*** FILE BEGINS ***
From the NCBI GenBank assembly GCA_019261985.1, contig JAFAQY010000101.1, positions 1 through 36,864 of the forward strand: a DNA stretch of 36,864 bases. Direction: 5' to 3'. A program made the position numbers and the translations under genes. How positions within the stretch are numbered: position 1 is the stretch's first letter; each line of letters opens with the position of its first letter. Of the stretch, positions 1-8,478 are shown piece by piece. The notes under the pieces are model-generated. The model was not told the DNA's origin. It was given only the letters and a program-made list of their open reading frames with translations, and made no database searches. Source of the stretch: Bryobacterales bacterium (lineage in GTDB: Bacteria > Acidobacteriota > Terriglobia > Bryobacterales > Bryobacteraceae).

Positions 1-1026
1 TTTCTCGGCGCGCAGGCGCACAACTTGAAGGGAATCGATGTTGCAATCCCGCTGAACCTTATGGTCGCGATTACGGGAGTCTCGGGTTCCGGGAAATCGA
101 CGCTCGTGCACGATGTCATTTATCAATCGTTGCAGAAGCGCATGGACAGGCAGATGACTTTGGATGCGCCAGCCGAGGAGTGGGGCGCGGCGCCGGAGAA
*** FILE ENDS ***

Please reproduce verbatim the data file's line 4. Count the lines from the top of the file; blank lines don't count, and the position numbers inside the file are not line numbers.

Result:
101 CGCTCGTGCACGATGTCATTTATCAATCGTTGCAGAAGCGCATGGACAGGCAGATGACTTTGGATGCGCCAGCCGAGGAGTGGGGCGCGGCGCCGGAGAA